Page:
Expert Insights

So, just to make them do some work, and made them think about the ideas themselves.  Talk amongst themselves about it.  I think that just too much of me in the lecture just washes over them after five to 10 minutes.  So they just need to have a break, think about the problem, do a couple of problems, talk amongst themselves... that seems to help, with both the variety of students in the class, but also just keeping them engaged.  Keeping their attention.

I have one slide where I'm first demonstrating how we use curly arrows and that shows an arrow going in a particular direction from a nucleophile to an electrophile and emphasising that the arrow shows electrons moving - so it's got to start from where they are.  There has to be some electrons there for them to move.  So the whole screen goes black and comes up with a little orange box of 'never do this' which is an arrow starting from an H+, which has no electrons. The dramatic emphasis that the whole room goes dark and then it's just up there.

We teach way too much stuff.  We teach way too much stuff that we used to teach because students didn’t have the resources available to them that they’ve got now.  I mean if you look at the resources - they’ve got textbooks, they’ve got electronic media, they’ve got Sapling. They can do the problems in their own time in a guided way with something like Sapling. We don’t have to do it, all we’ve got to do is give them the framework to solve the problems.  And I think we often misunderstand how much we should give them because I think we underestimate the value of letting them solve problems in a guided way with things like Sapling.  And I think, you know, in the old days we’d just do problem after problem after problem, which is as boring as anything.

Students should [only] be limited by students' curiosity.

It’s continuous learning.  I mean, what I used to try to say to students when I taught the acid-base stuff I’d say ‘look there are only about six types of problems and if you can solve one of them you can solve them all because they’re all the same.’ But what you’ve got to be able to do is look at the question and say to yourself ‘this is one of those types of questions therefore this is the way I should think about approaching it.’  So take the question, dissect it, decide what you’re being asked to do, decide what information you’re given, and then say ‘yeah that’s one of those types of questions, this is the way I should go about solving it.'  If you can get that across to them, that it’s not a new universe every time you get a question, it’s simply a repeat universe of the same type of question... But many students tend to look at each problem as a new universe and start from the beginning again.  Many students don’t see that there is a limited number of problems that can be asked on a certain topic.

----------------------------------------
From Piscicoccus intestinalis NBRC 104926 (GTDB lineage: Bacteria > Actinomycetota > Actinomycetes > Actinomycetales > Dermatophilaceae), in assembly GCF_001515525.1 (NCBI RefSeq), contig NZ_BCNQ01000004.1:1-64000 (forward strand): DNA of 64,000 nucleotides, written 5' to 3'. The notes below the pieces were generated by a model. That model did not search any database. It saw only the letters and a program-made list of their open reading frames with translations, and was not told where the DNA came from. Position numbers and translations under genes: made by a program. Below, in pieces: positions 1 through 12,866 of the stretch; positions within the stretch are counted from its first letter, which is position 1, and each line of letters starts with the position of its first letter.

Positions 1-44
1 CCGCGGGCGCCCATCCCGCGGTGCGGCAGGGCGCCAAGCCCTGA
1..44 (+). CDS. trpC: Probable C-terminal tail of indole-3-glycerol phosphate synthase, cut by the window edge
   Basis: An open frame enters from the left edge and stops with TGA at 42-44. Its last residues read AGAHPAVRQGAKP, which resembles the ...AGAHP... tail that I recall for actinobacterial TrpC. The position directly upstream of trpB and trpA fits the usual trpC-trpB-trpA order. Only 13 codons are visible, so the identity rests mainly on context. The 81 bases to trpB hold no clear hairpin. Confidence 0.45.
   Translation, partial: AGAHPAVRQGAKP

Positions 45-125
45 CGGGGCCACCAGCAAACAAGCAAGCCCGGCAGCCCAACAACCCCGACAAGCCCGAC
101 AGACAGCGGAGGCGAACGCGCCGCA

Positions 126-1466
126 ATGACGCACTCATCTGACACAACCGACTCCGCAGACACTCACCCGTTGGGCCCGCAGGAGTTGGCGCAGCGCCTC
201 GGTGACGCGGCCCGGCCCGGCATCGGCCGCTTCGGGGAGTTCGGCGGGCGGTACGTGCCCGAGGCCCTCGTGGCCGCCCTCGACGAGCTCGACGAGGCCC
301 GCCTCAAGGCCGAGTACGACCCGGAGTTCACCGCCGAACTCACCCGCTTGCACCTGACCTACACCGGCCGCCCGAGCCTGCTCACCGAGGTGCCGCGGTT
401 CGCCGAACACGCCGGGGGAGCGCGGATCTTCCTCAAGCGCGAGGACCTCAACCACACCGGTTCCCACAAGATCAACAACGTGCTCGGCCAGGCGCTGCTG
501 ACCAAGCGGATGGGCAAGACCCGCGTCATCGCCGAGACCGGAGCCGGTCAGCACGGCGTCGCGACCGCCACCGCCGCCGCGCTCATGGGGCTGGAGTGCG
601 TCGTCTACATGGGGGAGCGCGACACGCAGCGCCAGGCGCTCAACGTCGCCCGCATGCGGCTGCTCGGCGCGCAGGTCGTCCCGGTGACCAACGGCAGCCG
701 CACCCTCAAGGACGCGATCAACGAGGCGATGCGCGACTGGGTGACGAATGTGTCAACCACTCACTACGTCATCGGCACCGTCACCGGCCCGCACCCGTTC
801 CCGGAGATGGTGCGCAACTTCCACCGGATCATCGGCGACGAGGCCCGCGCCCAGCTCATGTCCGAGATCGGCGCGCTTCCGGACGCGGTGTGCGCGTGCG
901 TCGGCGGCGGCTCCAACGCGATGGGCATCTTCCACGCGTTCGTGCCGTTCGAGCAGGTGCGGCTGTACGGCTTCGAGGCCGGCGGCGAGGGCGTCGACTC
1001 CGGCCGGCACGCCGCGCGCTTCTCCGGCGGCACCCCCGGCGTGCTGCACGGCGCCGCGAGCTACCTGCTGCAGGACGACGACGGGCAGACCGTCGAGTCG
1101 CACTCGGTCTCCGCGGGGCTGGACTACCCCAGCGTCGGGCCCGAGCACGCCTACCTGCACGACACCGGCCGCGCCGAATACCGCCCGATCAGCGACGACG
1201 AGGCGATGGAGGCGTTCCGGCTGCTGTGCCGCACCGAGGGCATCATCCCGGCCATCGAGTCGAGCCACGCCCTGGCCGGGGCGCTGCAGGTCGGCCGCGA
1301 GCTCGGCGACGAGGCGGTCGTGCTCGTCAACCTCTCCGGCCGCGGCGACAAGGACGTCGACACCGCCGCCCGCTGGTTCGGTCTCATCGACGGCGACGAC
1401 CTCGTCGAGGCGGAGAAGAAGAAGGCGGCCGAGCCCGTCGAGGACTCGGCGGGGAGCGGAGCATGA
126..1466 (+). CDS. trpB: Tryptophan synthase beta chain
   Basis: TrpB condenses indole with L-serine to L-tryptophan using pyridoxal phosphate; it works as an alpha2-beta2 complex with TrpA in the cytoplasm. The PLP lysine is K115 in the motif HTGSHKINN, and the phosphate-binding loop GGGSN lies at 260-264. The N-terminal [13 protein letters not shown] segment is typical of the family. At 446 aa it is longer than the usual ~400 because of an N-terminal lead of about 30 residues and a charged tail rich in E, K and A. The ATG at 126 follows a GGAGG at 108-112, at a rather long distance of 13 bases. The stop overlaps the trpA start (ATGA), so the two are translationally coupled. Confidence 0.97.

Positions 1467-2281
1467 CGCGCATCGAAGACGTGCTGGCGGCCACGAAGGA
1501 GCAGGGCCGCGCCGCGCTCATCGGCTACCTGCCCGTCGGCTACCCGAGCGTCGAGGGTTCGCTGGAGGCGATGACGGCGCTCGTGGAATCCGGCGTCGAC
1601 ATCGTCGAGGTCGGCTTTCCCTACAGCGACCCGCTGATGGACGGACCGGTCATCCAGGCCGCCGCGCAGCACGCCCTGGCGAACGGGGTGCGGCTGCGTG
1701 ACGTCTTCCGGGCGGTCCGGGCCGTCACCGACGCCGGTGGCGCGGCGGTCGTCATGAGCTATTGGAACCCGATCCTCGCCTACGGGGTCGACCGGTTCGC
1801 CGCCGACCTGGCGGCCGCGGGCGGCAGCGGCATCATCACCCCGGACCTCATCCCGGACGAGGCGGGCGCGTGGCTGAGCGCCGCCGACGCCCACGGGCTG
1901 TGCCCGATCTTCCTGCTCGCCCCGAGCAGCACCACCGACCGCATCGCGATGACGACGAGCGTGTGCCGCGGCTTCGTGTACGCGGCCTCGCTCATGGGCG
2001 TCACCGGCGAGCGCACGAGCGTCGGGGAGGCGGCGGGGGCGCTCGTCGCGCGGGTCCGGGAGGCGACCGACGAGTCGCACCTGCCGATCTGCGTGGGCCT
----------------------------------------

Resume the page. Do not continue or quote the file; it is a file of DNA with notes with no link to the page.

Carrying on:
It now does come down to the quality of the presentation in terms of what you put on the PowerPoint I suppose, cos we all use PowerPoint.  But I try most lectures to switch that off and use the visualiser and write things down by hand, where I can see that something is missing on the PowerPoint, or if I think the students haven’t got a particular message, don’t understand a reaction, don’t know about a mechanism. I’m happy to stop, go to the visualiser and write it down at the correct sort of pace, by which they can actually write it down themselves.

It’s something that needs to be reinforced, it’s not that you taught it in this unit for three weeks, we are over it. It’s something that keeps coming back, and that you can possibly reintroduce it, with not much change to your teaching. Not every single time, but every now and then remind the students, ‘remember, you still have to think about stoichiometry and limiting reagents’.

Students from high school might understand that vinegar for example is a weak acid compared to hydrochloric acid, but they never knew why. And you could then show them that with equilibrium, this is why. And all of a sudden they’re, 'oh, I’ve always known that I shouldn’t spill HCL on my hand, but I can spill vinegar on my hand and put it on my fish and chips'... Those sorts of moments can really... the students go ‘oh wow.’

Anonymous

I find it [teaching] enjoyable, and I think that if you’re enjoying teaching something then your passion and desire and enjoyment gets transmitted to the students.  It’s not necessarily easy to teach, but it’s satisfying and generally we want to inspire them to increase their level of intrinsic motivation to want to continue to study chemistry.

Ions and ionic chemistry are essential to life and just about everything they will run across.

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